The headline implies a self-explanatory conclusion, but a study has backed up the idea that young Hong Kong children who were cared for by English-speaking domestic helpers had a better grasp of the language than those who were not.
According to Young Post, the research by Chinese University’s department of psychology involved 194 native Cantonese-speaking children, aged five to nine, along with their parents, from 2005 to 2009. A vocabulary test was conducted among these children, who were catgorized into three: those with English-speaking nanny, those with a Cantonese-speaking helper, and those who did not employ a helper at all.
At the beginning of the study, when children were five years old, those with English-speaking helpers correctly answered 24 per cent of the vocabulary questions, better than those with Cantonese-speaking helpers (15%) and no helpers (12%).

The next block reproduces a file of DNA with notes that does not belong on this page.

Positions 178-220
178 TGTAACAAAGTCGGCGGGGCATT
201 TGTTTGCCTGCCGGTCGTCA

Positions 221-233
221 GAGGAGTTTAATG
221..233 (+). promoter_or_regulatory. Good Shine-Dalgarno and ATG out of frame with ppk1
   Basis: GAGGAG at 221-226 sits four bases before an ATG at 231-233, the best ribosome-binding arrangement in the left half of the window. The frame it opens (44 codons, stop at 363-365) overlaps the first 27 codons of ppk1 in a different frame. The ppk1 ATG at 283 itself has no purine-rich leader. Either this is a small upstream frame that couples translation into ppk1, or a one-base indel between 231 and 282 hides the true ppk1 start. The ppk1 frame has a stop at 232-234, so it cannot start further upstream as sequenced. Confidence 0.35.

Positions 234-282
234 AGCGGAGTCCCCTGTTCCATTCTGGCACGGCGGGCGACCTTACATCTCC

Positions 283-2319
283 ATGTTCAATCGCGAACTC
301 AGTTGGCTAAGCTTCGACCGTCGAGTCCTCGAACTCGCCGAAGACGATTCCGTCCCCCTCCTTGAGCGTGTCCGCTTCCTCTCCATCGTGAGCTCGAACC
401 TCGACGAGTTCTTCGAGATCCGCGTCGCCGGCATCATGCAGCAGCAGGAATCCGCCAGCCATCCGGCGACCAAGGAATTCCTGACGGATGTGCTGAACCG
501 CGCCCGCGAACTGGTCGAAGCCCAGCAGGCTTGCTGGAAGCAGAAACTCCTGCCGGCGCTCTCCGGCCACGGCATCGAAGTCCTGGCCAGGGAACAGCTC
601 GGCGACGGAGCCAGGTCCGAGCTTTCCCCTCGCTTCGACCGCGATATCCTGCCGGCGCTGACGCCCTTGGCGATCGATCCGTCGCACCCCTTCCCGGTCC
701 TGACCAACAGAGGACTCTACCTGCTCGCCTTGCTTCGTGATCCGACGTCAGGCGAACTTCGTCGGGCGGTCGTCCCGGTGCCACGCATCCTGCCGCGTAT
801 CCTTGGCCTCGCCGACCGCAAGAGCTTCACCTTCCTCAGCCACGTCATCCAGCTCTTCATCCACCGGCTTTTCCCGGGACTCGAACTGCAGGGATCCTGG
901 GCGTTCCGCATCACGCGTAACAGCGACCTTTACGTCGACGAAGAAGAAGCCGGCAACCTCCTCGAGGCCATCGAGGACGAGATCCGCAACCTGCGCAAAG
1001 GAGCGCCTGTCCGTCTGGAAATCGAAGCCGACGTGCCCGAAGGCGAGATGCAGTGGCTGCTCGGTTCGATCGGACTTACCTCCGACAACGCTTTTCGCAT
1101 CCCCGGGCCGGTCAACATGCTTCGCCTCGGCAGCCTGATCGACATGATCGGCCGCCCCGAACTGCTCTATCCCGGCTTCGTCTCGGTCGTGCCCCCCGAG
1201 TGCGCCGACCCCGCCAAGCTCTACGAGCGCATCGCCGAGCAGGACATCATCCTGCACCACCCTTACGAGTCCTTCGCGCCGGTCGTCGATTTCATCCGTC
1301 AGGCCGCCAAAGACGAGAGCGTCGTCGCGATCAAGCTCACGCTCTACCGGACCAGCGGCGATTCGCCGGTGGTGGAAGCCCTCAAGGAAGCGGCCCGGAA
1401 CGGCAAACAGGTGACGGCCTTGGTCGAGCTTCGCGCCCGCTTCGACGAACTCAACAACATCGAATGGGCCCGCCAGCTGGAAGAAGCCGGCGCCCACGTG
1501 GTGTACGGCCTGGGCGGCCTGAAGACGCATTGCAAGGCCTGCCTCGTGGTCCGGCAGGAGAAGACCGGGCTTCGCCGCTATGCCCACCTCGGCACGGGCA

At age nine, those with English-speaking helpers correctly answered 45 per cent of the vocabulary questions, compared to 33 per cent success rate for those with Cantonese-speaking helpers, and 28 per cent for those who had no helpers at all.
However, the study revealed no significant difference between the three groups of children when it came to recognizing written English.
Catherine McBride, a co-author of the study said children with English-speaking helpers could benefit from having more exposure and opportunity to hear and speak English language in everyday situations. Co-author Katrina Dulay added that English-speaking nannies spend a lot of time with children in their care, and that they “exchange a lot of casual comments during their interactions”, which may help increase their English vocabulary.
On the flip side, children with English-speaking helpers were found to fare worse in Chinese character recognition, given that the helpers involved in the study, from the Philippines and Indonesia, were not expected to have knowledge in reading Chinese text.